“If we find the right match, we’d start immediately,” Mr Almsaodi says. “We’re not close to that yet.”

The company is currently in “early stage” talks with investors to raise more funds to further grow its presence in Saudi Arabia when the time is right.

“Now is not the right time, but it’s approaching and we don’t want to be too late,” he says, adding his prediction that “the market slowdown will not last for longer than 2019”.

Aqarmap, which is growing at a rate of 20 per cent month-on-month in terms of the number of advertisers on the website, is eyeing further growth next year, Mr Almasaodi says. He declined to provide revenue and profit figures or targets for growth.

The tech start-up has grown to 165 employees this year, serving two million visitors a month and getting 250,000 leads monthly – an industry term for the number of customers sending requests to developers or brokers with interest in buying or renting a listed property.

It facilitated sales of more than 15,000 properties worth 12bn Egyptian pounds (Dh2.46bn) in 2017.

Aqarmap, which competes with other online property marketplaces such as Dubai's Property Finder and South Africa's OLX, continues to be approached since 2014 with offers from international media groups to acquire its business but is "too early" to sell now.


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“In future, it’s a possibility,” he says. “Right now, we have a love of value to create and want to achieve a level of success we can be proud of.”

One of the challenges facing Aqarmap is the geopolitical instability that closes off markets such as Libya or Syria and limits the scale for potential growth.

Competition is also heating up as UAE rival, Property Finder, which raised $120m in November, is planning to expand to its existing markets in Egypt, Saudi Arabia and Morocco, among others.

Mr Almsaodi says he is confident his business is defensible with the historic data it built in the Egyptian market that can be used to forecast future trends. Aqarmap publishes reports on property demand and prices and has developed a property valuation tool.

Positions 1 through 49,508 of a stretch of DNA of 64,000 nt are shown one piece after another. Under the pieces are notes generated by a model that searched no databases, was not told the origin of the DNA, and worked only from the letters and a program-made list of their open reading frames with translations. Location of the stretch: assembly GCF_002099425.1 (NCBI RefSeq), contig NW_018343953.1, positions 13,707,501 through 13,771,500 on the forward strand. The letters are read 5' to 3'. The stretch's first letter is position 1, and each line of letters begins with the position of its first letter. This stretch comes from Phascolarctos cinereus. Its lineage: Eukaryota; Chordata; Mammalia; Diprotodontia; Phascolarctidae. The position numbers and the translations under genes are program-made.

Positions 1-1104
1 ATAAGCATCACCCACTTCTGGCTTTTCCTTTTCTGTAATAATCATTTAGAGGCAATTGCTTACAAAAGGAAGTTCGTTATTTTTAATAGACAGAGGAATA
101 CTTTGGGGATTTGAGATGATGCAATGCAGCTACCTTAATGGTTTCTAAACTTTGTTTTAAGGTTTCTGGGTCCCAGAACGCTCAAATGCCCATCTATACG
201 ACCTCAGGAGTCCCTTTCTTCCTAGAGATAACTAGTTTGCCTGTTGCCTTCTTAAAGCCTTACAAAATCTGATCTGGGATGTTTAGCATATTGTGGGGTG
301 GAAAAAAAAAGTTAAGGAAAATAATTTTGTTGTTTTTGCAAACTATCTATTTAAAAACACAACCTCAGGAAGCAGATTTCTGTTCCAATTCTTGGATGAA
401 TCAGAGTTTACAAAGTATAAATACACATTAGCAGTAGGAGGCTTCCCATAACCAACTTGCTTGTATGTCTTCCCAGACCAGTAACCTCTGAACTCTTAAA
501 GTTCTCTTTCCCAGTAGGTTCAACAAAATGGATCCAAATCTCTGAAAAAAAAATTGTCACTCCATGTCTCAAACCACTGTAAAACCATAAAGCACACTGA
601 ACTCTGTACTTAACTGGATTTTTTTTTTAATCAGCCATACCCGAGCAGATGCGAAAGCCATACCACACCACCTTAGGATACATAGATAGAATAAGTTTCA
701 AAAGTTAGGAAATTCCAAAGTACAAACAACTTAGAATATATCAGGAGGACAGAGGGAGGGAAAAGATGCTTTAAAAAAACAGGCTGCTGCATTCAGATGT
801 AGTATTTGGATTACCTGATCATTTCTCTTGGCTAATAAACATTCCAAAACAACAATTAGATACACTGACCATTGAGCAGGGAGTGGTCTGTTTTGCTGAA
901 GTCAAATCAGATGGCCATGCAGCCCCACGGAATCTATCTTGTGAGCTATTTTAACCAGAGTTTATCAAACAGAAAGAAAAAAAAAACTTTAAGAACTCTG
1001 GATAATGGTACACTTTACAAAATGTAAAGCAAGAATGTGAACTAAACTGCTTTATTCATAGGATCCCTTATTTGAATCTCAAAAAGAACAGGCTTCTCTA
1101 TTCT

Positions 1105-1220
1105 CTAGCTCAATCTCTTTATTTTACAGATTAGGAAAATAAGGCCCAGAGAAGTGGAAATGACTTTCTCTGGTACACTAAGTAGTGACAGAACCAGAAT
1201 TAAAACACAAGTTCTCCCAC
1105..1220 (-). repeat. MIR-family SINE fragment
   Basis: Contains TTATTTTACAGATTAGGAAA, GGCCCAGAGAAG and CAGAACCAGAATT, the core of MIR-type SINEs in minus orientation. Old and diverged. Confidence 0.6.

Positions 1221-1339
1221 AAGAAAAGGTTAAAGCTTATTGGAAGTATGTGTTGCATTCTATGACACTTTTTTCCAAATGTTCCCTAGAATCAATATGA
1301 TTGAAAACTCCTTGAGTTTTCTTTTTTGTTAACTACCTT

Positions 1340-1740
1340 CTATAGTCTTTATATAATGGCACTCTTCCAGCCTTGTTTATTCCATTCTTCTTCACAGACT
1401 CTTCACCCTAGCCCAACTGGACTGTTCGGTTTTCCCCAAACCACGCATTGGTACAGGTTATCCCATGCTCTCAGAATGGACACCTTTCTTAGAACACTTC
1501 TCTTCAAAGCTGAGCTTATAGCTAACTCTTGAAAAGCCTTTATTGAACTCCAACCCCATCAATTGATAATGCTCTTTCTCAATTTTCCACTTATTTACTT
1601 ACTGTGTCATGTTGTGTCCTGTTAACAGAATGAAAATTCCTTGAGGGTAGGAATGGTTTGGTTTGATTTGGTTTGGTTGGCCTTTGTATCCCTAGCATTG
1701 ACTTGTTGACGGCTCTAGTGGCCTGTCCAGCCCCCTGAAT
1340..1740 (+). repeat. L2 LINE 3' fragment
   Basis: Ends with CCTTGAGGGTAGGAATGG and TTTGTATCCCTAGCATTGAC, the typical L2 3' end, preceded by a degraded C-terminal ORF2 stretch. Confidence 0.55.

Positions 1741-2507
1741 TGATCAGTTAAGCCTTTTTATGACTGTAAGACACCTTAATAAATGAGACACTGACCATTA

He is bullish about the Egyptian market’s outlook for 2019, where he sees the market growing at a “healthy rate” and sees “huge demand” for affordable housing for the next 30 years.

The market’s medium- to long-term outlook is “encouraging” as the Egyptian pound stabilises after flotation and investment increases, Oxford Business Group said in a report on the outlook for Egypt’s real estate market.

“A sector that has long been viewed as a safe financial bet in the country is likely to maintain this reputation in the coming years,” the report said.

For Mr Almasoadi, who founded an online shopping website GoYemen at age 18, the endgame is to help in the efforts to rebuild Yemen by encouraging young entrepreneurs to succeed.

Profile of Aqarmap:

Company name/date started: Aqarmap (May 2011)

Founder/CEO name: Amad Almsaodi

Based in: Cairo, Egypt

Sector: Online real estate marketplace

Size: (employees/revenue): 165 Employees, revenues undisclosed

Stage of funding: Profitable

Investors: UAE-based Wamda, Saudi-based Raed Ventures, Kuwait-based KISP Ventures and several real estate family businesses

Q&A with Aqarmap founder Amad Almsaodi: 

Q. Who first invested in you?

A. Fadi Ghandour, Jamal Almuttareb, Rashid Alballaa

Q. What already successful start-up do you wish you had started?

A. Google

Q. What is your next big dream to make happen?

A. To have an active role in rebuilding Yemen and give hope to young people there

Q. What new skills have you learnt in the process of launching your start-up?

A. People management, sales, investor negotiations and crisis management.